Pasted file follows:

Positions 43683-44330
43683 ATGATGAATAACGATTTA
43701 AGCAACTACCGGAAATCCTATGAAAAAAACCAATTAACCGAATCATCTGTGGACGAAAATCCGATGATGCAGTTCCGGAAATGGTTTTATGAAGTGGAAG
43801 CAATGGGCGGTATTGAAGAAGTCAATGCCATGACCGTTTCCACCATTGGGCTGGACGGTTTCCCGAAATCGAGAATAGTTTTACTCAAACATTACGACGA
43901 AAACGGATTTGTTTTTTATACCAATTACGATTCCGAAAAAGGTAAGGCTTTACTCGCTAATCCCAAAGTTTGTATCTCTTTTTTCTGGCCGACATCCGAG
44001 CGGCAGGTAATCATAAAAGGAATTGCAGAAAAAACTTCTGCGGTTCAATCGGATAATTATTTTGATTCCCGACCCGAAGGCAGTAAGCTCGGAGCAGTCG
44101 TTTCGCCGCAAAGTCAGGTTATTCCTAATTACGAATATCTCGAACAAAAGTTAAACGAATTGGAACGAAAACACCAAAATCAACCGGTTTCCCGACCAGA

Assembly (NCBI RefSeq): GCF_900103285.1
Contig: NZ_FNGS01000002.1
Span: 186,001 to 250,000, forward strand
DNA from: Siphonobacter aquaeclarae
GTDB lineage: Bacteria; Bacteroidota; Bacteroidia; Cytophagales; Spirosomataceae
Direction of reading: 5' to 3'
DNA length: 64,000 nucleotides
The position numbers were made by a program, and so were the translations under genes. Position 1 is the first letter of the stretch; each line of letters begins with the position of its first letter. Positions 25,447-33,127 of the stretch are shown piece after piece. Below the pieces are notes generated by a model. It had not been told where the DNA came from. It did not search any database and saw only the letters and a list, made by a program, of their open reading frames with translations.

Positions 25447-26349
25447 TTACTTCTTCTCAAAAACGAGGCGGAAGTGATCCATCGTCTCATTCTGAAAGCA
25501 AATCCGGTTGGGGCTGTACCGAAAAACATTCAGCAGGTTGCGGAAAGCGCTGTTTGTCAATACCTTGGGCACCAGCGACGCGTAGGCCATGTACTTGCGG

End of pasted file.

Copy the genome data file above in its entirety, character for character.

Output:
Positions 43683-44330
43683 ATGATGAATAACGATTTA
43701 AGCAACTACCGGAAATCCTATGAAAAAAACCAATTAACCGAATCATCTGTGGACGAAAATCCGATGATGCAGTTCCGGAAATGGTTTTATGAAGTGGAAG
43801 CAATGGGCGGTATTGAAGAAGTCAATGCCATGACCGTTTCCACCATTGGGCTGGACGGTTTCCCGAAATCGAGAATAGTTTTACTCAAACATTACGACGA
43901 AAACGGATTTGTTTTTTATACCAATTACGATTCCGAAAAAGGTAAGGCTTTACTCGCTAATCCCAAAGTTTGTATCTCTTTTTTCTGGCCGACATCCGAG
44001 CGGCAGGTAATCATAAAAGGAATTGCAGAAAAAACTTCTGCGGTTCAATCGGATAATTATTTTGATTCCCGACCCGAAGGCAGTAAGCTCGGAGCAGTCG
44101 TTTCGCCGCAAAGTCAGGTTATTCCTAATTACGAATATCTCGAACAAAAGTTAAACGAATTGGAACGAAAACACCAAAATCAACCGGTTTCCCGACCAGA

Assembly (NCBI RefSeq): GCF_900103285.1
Contig: NZ_FNGS01000002.1
Span: 186,001 to 250,000, forward strand
DNA from: Siphonobacter aquaeclarae
GTDB lineage: Bacteria; Bacteroidota; Bacteroidia; Cytophagales; Spirosomataceae
Direction of reading: 5' to 3'
DNA length: 64,000 nucleotides
The position numbers were made by a program, and so were the translations under genes. Position 1 is the first letter of the stretch; each line of letters begins with the position of its first letter. Positions 25,447-33,127 of the stretch are shown piece after piece. Below the pieces are notes generated by a model. It had not been told where the DNA came from. It did not search any database and saw only the letters and a list, made by a program, of their open reading frames with translations.

Positions 25447-26349
25447 TTACTTCTTCTCAAAAACGAGGCGGAAGTGATCCATCGTCTCATTCTGAAAGCA
25501 AATCCGGTTGGGGCTGTACCGAAAAACATTCAGCAGGTTGCGGAAAGCGCTGTTTGTCAATACCTTGGGCACCAGCGACGCGTAGGCCATGTACTTGCGG